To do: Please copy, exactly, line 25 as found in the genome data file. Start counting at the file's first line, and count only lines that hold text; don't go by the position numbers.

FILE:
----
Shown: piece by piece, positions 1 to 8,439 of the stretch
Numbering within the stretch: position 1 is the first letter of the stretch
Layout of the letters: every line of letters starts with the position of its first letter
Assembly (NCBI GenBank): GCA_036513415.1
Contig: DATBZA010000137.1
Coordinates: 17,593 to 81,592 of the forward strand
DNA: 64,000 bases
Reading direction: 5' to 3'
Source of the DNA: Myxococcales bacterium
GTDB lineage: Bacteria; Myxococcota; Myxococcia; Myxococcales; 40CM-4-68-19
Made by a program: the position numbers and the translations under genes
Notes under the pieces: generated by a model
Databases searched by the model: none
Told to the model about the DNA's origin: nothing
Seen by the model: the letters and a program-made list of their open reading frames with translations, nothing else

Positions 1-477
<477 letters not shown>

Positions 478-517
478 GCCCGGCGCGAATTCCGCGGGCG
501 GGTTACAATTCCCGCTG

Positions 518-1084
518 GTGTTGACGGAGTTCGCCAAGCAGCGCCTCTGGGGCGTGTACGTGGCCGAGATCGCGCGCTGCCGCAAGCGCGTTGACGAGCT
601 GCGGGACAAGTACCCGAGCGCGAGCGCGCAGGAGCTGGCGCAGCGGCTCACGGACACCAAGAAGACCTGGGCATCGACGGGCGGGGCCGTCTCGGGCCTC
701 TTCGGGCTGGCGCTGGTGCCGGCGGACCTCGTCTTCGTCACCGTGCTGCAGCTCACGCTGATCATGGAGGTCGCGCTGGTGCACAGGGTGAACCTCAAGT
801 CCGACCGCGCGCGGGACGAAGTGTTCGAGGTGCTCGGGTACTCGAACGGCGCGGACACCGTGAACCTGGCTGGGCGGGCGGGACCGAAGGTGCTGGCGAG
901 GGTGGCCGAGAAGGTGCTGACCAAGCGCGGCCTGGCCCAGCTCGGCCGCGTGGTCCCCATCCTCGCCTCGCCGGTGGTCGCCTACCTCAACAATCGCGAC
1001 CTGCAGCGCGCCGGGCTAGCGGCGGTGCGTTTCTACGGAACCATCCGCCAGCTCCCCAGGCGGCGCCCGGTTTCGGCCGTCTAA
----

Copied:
801 CCGACCGCGCGCGGGACGAAGTGTTCGAGGTGCTCGGGTACTCGAACGGCGCGGACACCGTGAACCTGGCTGGGCGGGCGGGACCGAAGGTGCTGGCGAG